For those looking to experience Cebuano arts and crafts, there are tours to the Alegre Guitar Factory and the furniture makers such as the atelier of Kenneth Cobonpue and the workshop of Dedon furniture. Other cultural stops are the Casa Gorodo Museum which is a National Historical Landmark with its glimpse into the way of life of a Chinese-Filipino family in the Parian District, 1730 Jesuit Museum or Parian Museum which is the old retreat house of the Jesuit Order in Cebu, Museo Sugbo, the former Cárcel de Cebú, which houses pre-colonial artifacts and Chinese wares, and the Carmen Copper Museum and Heritage Center which presents the history of the copper mining industry in the country.

Greater Manila Area

Corregidor Island served as a fortress of defense during the Spanish period because of its strategic location near Manila. During World War 2, it was used as a garrison against the Japanese forces by Filipino and American soldiers. Its ruins can be visited today as a memorial to those who lost their lives in the battlefield.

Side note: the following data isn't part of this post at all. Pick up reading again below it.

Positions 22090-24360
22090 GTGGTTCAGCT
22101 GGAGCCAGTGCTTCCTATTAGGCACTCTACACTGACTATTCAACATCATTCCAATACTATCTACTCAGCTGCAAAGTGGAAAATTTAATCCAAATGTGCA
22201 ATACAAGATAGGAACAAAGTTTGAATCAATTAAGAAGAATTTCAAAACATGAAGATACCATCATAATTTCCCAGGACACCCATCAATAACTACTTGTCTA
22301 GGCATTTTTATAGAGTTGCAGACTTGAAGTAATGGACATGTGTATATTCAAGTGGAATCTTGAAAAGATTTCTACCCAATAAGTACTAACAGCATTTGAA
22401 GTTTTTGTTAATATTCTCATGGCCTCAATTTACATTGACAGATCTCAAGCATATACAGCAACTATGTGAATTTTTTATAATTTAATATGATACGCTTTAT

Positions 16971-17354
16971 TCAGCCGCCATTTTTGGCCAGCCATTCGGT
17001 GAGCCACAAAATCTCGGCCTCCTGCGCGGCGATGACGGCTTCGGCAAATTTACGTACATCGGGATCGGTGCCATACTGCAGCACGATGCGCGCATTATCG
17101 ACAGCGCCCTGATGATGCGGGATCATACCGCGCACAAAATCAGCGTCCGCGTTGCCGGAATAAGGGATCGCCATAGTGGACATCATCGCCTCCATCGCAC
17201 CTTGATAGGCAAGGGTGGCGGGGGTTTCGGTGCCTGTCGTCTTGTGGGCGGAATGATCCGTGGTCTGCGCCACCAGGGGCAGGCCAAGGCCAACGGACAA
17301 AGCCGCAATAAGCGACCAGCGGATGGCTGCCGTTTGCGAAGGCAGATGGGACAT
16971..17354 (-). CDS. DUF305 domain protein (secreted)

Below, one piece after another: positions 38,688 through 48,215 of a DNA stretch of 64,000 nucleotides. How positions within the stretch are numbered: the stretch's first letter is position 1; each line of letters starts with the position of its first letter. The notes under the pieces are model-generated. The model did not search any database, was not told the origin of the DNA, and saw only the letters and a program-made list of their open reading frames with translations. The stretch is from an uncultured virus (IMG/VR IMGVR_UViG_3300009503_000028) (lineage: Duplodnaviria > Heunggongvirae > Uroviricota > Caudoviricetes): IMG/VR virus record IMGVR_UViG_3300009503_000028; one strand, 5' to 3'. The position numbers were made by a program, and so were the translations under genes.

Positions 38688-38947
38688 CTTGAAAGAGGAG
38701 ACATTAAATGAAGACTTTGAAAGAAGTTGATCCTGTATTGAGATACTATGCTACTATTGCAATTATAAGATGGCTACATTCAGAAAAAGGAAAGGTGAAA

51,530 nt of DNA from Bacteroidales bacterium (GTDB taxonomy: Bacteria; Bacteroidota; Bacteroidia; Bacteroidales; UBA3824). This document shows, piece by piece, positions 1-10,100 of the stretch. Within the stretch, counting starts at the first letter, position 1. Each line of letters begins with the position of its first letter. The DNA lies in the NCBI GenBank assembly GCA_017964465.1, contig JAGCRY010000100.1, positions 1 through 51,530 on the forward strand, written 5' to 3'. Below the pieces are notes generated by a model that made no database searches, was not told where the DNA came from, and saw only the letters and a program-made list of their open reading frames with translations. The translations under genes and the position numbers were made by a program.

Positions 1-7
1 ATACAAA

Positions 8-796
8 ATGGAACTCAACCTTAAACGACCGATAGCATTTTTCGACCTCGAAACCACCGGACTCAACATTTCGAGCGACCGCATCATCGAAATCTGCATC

The Gen. Emilio Aguinaldo Shrine in Cavite was the home of the first Philippine president. It was here that the Filipino flag was formally unfurled for the first time and where the National Anthem was also played as a sign of independence from Spanish rule. In the neighboring Cavite town of Maragondon, stands the Roderico Reyes Ancestral House, better known as the Bonifacio Trial House where the leader of the Katipunan revolution Andres Bonifacio was tried and found guilty of treason by the government established by Gen. Aguinaldo.

For artful pursuits, one can go to Tagaytay and visit the Museo Orlina of modern glass sculptor Ramon Orlina and the Puzzle Mansion of enthusiast Georgina Gil-Lacuna who holds the Guinness World Record of having the most number of completed jigsaw puzzles on display. In Angono, which is known as a hometown of artists, one can find the studio home of Carlos “Botong” Francisco, the second National Artist for Visual Arts who specialized in capturing rural folk life. He was also the one who is credited for discovering the country’s oldest form of art, the Angono-Binangonan Petroglyphs that are located in a rock shelter just outside his town.